What works is John Pappas careful use of what had to be deep research into the history of the time. His characters use what is realistically at hand. Aidan’s toolkit is never complete, but completely realistic. His knowledge of ironworking is a beginner’s level which improves as he teaches himself and makes use of what is at hand. This book is definitely highly recommended will not disappoint. This reviewer is ardently awaiting any possible future installment of Aidan’s life.
K.J. Baker,
Monroe, WA
Amazing new author found! I usually hesitate to read books from authors with whom I am not familiar and was very pleasantly surprised with John Pappas’s When Wolf Comes. I enjoy reading about Native American lifestyles but am not really excited about pure history. Though this novel is based on historical facts it is presented in such an engrossing tale that I couldn’t put it aside until I had completed reading the book. I had no idea that our local tribes had such a rich and complicated society. I really would like to read more about some of the neighboring tribes as well…plus this story must continue!
Robert E Brown,
Russellville AR
I read When Wolf Comes, then I re-read the book. And the second time was better than the first. An extremely good story, a wealth of detail, and the sense that the author not only knows his subject, but loves the area. This is a really good book! Bravo, Mr. Pappas!
John Kenning,
Bainbridge Island, WA
John Pappas has written a superb novel. He has taken the pains to research in detail the life of Native Americans of the northwest coast. His descriptions in the story are so well done, you feel you are there experiencing the intricacies of native life. His description in the beginning of Aidan’s experiences aboard ship demonstrate Pappas’s encyclopedic command of all things nautical. Given the depth of research and the lyric ease of his writing style, you, as the reader, are right in the middle of all the adventure Aidan is thrust into. I would recommend this book to armchair historians of this period in northwest history, students who want to read what it was really like, and people like me who love a well written story with characters you really care about.
Terry Sheely,
journalist/editor, The Reel News, Maple Valley, WA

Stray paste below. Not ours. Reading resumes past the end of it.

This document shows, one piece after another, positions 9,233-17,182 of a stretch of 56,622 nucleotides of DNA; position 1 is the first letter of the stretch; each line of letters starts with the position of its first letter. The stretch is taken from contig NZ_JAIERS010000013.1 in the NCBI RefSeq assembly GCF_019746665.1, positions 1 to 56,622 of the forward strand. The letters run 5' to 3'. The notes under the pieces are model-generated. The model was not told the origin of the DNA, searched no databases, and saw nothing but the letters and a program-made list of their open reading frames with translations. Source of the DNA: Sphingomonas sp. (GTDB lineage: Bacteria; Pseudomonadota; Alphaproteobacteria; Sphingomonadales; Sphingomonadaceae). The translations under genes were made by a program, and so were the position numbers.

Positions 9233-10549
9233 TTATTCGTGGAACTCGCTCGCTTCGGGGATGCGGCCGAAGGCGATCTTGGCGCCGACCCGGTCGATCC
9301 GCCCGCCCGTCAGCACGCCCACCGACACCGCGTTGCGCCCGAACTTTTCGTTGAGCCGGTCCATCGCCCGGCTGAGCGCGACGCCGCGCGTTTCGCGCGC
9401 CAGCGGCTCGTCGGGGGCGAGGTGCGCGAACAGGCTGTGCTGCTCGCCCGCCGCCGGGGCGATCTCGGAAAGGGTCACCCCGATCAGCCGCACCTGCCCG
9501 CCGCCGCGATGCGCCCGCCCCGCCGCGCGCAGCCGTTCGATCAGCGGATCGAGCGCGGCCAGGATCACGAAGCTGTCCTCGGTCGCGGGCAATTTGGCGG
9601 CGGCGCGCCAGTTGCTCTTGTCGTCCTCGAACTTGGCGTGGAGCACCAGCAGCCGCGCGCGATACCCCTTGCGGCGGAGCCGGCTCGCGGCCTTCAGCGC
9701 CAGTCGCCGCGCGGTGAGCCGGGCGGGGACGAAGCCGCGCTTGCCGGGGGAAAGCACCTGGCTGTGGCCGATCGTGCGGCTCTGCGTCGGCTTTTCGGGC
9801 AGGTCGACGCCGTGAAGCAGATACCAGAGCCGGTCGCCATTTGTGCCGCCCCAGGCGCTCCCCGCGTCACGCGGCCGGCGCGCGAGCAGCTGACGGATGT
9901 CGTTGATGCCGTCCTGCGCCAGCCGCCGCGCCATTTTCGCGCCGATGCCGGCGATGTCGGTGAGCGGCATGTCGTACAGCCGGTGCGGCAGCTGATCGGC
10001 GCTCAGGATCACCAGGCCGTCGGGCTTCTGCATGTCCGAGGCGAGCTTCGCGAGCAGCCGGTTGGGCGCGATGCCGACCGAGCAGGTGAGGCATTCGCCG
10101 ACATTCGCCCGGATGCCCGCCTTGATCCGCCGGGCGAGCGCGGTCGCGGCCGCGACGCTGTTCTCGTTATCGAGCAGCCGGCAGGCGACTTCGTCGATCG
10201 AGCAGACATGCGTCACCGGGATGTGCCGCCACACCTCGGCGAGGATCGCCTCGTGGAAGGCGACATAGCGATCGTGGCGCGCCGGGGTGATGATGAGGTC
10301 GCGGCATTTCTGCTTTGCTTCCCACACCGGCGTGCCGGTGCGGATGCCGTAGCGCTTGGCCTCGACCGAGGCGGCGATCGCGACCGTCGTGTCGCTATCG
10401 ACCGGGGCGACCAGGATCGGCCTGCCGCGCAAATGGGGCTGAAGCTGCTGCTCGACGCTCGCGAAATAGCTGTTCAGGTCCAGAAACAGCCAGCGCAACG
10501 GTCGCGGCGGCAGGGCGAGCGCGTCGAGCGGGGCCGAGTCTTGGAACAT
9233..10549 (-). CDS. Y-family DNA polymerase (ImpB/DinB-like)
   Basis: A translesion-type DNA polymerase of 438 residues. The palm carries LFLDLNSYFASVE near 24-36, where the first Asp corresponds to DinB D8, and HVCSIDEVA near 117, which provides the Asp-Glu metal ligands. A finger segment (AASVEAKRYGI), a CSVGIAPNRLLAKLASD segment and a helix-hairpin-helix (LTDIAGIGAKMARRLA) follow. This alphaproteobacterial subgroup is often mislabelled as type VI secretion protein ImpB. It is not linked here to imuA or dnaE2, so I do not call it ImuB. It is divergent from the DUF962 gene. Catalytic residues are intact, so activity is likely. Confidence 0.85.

Like Michener, Pappas skillfully uses his lead character to educate readers to the insights and foibles of a region and in this case, a people . . . we see, taste, feel and experience what life was like before . . . the story line weaves well throughout the book . . . spices his history with suspense and infuses cultural information so delicately I’m sometimes surprised to discover that I have learned . . . you’ll find this book an intriquing and rewarding read.
Leslie McMillian,
Alexandria, VA
I loved this book! It’s a great story filled with humor, love, friendship and respect. A very insightful look at the Makah culture. The look into the day to day life, the celebrations, and the way they did battle captures the imagination. I didn’t want the story to end and became so absorbed in the story it stayed with me for days after reading it.
Roberta Davis,
Seattle, WA
A well researched and accurate account of Pacific Northwest Native traditions and rituals written in a way that allows the reader to be involved in the adventure. It was a fast-paced journey of discovery and interesting and surprising historical facts about the area where I live. Yet I must say the overriding enjoyment was I just loved the story.

In 1915 the famous frontier photographer Ed Curtis made a dramatic film using Indians on the Pacific Northwest Coast, shot with a hand crank camera on Vancouver Island, and at Neah Bay, a Makah village at Cape Flattery. The original 16 mm film was in poor condition, but was converted “as is” to video tape in 1973. Certainly this represents the first “moving pictures” of Northwest Coast Native Americans in their original living mode, although by 1915 there were no longer Indian slaves. The tribes are Kwakiutl and Makah, people depicted in depth in When Wolf Comes. I digitized this rare video tape a few years ago. The link below is less than 4 minutes, but gives a glimpse of the Natives of the Pacific Northwest before the white man: A young Native secretly meets the girl he wishes to marry; ritual preparations for a wedding; Natives hurrying barefoot over sharp rocks; war canoes with masked performers; a groom drinking a massive amount of a clam juice mixture.

Reviews

Scott Bender,
Excellent book for anyone!
I started reading the story and I literally couldnt put it down. Finished in one read! I loved the detail put into every day journaled in the book. I especially liked the ship board section and dangerous trading. I also liked how a romance starts and kinda slow simmered and built throughout the book. Wow, like I said if you like to read a great story with the details described making you feel like you are really there, this is the book for you. Great story!